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    Getting back in to the structural editor game and working on OCell. I’ve been mulling this kind of thing over for years, and I still think there’s a lot of potential.

    1. 1

      This makes sense conventionally; if you make a small part better consistently, the whole will get better in the end. In this post, I will challenge that.

      Don’t bother challenging that. The accumulation of improvements is not worse than the unimproved.

      1. 4

        I think what they’re actually trying to get at is that local improvements can be global detriments.

        See also: microservices.

        1. 1

          It’s true, as is the converse. Which is why the prospect of deliberately not cleaning up after ourselves – globally or locally – is a silly one. Big, old, complex code bases are difficult to maintain in the best of worlds and refactoring them only in large swaths is economically infeasible for what I assume is the majority of teams.

      1. 1

        http://kevinmahoney.co.uk - mostly database stuff and an extension of my frustrations trying to create a sane database at a large ‘trendy’ company.

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          This isn’t unique to the developer world, but it certainly makes writing technical blog posts exhausting! It is so easy to get caught up trying to tie down every lose end in your writing to avoid misinterpretation. It’s probably better just to ignore those kind of responses.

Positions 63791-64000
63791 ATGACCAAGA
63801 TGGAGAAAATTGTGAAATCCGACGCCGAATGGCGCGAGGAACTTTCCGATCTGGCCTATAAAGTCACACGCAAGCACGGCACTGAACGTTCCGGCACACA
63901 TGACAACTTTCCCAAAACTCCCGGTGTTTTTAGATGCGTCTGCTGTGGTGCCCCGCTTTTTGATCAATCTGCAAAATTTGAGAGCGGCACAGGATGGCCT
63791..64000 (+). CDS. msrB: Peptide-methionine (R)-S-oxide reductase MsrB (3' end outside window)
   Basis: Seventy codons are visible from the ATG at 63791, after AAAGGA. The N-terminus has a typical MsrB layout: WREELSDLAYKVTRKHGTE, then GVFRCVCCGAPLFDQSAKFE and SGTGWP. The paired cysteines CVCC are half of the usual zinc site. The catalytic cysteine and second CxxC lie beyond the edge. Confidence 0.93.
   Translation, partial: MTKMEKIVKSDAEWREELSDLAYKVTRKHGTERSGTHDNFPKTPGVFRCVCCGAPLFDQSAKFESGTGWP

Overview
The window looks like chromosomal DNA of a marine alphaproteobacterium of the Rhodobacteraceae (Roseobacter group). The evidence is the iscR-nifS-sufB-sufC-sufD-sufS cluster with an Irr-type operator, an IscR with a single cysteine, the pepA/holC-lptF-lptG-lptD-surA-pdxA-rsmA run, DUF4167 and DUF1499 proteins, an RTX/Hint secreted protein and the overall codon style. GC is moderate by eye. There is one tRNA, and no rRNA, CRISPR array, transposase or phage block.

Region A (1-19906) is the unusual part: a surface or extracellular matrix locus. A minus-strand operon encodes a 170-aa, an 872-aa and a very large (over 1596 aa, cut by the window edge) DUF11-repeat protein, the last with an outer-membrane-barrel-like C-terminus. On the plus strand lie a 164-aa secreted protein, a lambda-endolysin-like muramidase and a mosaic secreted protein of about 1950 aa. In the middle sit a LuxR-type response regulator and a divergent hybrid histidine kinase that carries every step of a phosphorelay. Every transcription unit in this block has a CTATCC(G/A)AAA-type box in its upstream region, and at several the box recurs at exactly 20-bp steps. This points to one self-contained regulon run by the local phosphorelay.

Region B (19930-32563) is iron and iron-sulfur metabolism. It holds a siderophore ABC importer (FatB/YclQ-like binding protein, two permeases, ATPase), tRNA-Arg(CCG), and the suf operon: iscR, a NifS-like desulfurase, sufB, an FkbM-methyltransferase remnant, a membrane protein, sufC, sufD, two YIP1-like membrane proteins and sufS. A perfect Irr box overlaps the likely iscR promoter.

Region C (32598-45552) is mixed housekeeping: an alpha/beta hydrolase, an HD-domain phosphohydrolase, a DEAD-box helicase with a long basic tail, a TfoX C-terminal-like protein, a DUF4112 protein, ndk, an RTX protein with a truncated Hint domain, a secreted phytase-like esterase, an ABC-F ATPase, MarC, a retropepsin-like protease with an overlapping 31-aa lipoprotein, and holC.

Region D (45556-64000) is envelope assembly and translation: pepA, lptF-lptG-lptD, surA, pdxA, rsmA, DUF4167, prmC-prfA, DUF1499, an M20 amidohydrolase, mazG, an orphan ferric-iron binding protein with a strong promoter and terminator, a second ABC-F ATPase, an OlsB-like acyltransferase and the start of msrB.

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            Also: people don’t actually read what you’ve written, but will comment anyway. So if you’re not super careful with your title and first paragraph or two, you’ll keep receiving “criticism” that’s actually already addressed in the article itself, or they will take one thing you’ve said and argue heavily against that, while actually later on more nuance is added.

            The worst was when I wrote “Why is no one signing their emails?”; the article is about institutions like Amazon, your bank, etc. not signing their emails so it’s easier to identify phishing and such. Many parts about PGP/GPG are quite hard, but verifying signatures is quite easy. Of course, many people responded to the title only with commentary about how hard it is to use PGP to sign stuff. Okay … don’t disagree, but … that wasn’t what the article is about 🤷‍♂️

            As a result of all of this, I’ve become a much more careful reader before commenting myself, or simply abstaining from commenting 😅

          1. 2

            P.S. apologies for submitting this and then taking out a big chunk of the content afterwards. On reflection I thought the article would be stronger after taking out most of the opinion. The change is viewable here.

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              I love this approach and have been using it exclusively for all my web apps for 5 years now.

              See https://sivers.org/pg for my thoughts on it

              And https://github.com/sivers/store for an example of it in action.

              It’s really nice to keep all of your data/business logic together with the data, so that your code outside of it can be just the controller and view.

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                Your article goes much further than mine. I am really only arguing for some basic consideration and organisation of the database!

                I am totally on board with your approach, but I think it would be difficult to persuade my colleagues.